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I ended my relationship about 6 months ago, we were almost 12 years together.

I already knew there was something wrong, but I always thought it was me. One day finally I realized we had a very toxic relationship and it wasnt going to improve. Ever.

It was quite tough to break up, because my ex was immensly lost and heartbroken, which made me feel extremely guilty. I kept going though, and I'm glad I did. She had a very bad upbringing and ended up in a mental institution where she still is. Until last week she used to text me a lot and threaten with suicide. According to a psychotherapist I know, she probably also has NPD and borderline.

I sincerely hope she will heal quickly and go on with her life. I'm still kinda exploring the world on my own and feel like there's a huge weight of my shoulders.

I can also feel my growth was stalled because all of this and I have a total different view since the breakup. It's like I'm a different person.
My ex was also very lost and heartbroken, and I experienced a similar thing. All throughout the relationship I believed her when she said it was my fault that something happened, or I caused a fight/argument. Over time my self esteem started dropping, and I couldn't even look people in the eyes when I talked with them because I felt like crap. It's interesting, personal development probably saved my life in this case. I was listening to a speech by Les Brown about negative people and the effects they have on life, and started seriously thinking about my relationship. Next thing I know curiosity got the best of me, and I begin googling the relationship dynamics and the types of things I noticed my ex doing and saying, and BPD came up online. I rrad the description, and it explained the relationship perfectly, and it was at that moment I realized that I needed to get out, and rebuild myself, because if she truly knew what the issue was and had taken responsibility, it would be solved by that point. Even talking with her proved pointless, it turned into an emotional blackmail campaign every time I said something that related to getting help, or maybe taking responsibility. After 12 years, what inspired you to take a look at your relationship and decide that it was toxic and that you deserve better?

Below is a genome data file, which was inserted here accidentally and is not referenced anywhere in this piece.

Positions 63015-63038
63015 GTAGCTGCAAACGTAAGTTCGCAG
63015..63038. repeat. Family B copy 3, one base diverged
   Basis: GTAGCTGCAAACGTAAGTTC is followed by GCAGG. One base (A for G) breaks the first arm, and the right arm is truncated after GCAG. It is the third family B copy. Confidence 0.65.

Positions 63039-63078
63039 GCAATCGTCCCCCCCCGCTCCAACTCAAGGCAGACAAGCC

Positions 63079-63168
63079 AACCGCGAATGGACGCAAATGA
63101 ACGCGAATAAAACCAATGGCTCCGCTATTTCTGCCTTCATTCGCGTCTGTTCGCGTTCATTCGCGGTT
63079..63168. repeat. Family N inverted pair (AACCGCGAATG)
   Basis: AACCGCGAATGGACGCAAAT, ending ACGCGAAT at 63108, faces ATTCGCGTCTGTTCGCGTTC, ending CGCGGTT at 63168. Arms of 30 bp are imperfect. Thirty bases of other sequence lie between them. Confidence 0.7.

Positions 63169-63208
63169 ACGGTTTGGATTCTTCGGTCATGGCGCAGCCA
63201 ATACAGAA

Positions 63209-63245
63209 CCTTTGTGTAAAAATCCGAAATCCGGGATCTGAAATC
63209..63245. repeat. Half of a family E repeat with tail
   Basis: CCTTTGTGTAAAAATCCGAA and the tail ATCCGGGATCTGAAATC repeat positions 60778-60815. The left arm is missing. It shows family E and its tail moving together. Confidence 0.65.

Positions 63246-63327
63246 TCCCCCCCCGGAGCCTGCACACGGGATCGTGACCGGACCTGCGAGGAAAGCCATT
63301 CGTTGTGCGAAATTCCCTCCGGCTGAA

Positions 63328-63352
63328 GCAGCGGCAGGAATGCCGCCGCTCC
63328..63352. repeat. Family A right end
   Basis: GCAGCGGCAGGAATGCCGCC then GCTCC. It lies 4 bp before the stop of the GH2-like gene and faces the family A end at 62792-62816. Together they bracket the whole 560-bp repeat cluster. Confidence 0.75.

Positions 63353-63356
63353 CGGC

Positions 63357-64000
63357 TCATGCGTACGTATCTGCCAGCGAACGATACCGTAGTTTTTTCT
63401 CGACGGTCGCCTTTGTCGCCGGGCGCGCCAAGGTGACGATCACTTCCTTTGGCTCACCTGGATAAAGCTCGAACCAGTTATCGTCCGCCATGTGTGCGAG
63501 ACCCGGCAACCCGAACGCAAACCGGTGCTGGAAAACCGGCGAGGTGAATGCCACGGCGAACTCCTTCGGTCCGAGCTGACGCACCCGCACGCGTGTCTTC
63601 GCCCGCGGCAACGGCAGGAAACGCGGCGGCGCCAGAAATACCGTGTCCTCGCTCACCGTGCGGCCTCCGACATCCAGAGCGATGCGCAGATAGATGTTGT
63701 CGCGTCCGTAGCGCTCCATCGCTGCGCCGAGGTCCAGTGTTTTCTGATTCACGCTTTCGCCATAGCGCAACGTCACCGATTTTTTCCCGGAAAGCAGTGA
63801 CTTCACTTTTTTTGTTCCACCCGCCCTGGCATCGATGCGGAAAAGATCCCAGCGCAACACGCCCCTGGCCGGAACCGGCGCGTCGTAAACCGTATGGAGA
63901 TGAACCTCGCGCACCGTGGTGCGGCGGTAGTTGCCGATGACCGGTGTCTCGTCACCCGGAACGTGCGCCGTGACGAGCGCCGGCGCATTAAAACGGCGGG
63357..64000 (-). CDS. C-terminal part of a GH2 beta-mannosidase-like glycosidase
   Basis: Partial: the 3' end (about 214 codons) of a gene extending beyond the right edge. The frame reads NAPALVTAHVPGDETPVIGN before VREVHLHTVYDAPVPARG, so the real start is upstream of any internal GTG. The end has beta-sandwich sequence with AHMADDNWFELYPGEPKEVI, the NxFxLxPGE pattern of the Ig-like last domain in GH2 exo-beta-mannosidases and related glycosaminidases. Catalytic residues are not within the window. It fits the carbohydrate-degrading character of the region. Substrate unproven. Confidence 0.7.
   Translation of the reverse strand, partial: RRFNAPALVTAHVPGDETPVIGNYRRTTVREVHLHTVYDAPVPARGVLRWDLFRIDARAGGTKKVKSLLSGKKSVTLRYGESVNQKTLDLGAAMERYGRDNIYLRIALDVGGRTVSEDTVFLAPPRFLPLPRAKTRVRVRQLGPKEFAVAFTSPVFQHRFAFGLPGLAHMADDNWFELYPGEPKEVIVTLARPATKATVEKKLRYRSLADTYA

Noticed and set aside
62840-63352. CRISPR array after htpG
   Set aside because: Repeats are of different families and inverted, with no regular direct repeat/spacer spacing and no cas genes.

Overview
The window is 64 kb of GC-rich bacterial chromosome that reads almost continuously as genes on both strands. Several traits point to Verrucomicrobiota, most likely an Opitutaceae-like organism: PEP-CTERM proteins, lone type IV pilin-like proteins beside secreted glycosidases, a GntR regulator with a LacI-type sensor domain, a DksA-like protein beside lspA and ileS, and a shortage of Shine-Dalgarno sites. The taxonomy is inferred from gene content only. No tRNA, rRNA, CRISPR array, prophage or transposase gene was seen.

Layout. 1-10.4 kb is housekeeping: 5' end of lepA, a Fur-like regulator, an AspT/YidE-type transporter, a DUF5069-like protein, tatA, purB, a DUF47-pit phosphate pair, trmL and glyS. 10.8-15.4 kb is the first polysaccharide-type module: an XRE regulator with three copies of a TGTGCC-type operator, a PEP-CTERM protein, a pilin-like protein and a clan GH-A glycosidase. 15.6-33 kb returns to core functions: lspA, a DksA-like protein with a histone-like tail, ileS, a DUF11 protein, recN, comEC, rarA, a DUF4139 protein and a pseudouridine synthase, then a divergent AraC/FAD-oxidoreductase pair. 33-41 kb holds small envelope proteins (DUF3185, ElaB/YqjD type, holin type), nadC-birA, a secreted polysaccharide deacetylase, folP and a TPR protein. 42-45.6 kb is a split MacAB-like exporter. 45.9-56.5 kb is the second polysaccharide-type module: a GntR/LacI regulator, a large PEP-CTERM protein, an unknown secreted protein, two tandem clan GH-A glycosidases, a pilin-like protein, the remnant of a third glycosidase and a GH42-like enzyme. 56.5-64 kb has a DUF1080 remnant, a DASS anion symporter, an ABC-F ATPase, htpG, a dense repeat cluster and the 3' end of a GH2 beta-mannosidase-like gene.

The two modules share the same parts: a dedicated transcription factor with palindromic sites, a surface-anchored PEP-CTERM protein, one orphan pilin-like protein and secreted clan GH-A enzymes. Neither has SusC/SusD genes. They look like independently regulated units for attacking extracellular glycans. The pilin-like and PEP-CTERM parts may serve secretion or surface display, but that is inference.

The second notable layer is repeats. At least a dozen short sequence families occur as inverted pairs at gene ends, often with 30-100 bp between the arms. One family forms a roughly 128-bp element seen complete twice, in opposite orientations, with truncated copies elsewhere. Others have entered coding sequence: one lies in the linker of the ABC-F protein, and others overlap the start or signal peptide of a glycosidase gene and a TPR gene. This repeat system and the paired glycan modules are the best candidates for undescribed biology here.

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Vitaly the Winne

Vitaly the Winne

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There’s moments I wonder if I would even recognize myself from three years ago.. the person I am now is.. healthier, stronger, more kind, much more confident. I still tend to crush on a guy way too fast.. but now I can pull back from the feelings.. I can see the situation objectively. I don’t get swept up in the allure of a new guy and then sacrifice my time or my goals, my integrity or my virtue. My behavior in response to a relationship is much more stable. I still have a ways to go though, a long way, I’m sure.

I don’t get all a flutter by just any guy who pays attention to me, now. I appreciate the attention but I have much higher standards for myself now than I ever did before. I’m not afraid of “missing out” on the “love of my life”. I’m not in a rush though I’m prolly still awkward because I don’t mind talking about emotions or needs and that’s.. rare. I’ve had phenomenal whirlwind experiences and I am glad for them. All of these lessons and great experiences came AFTER I left my ex.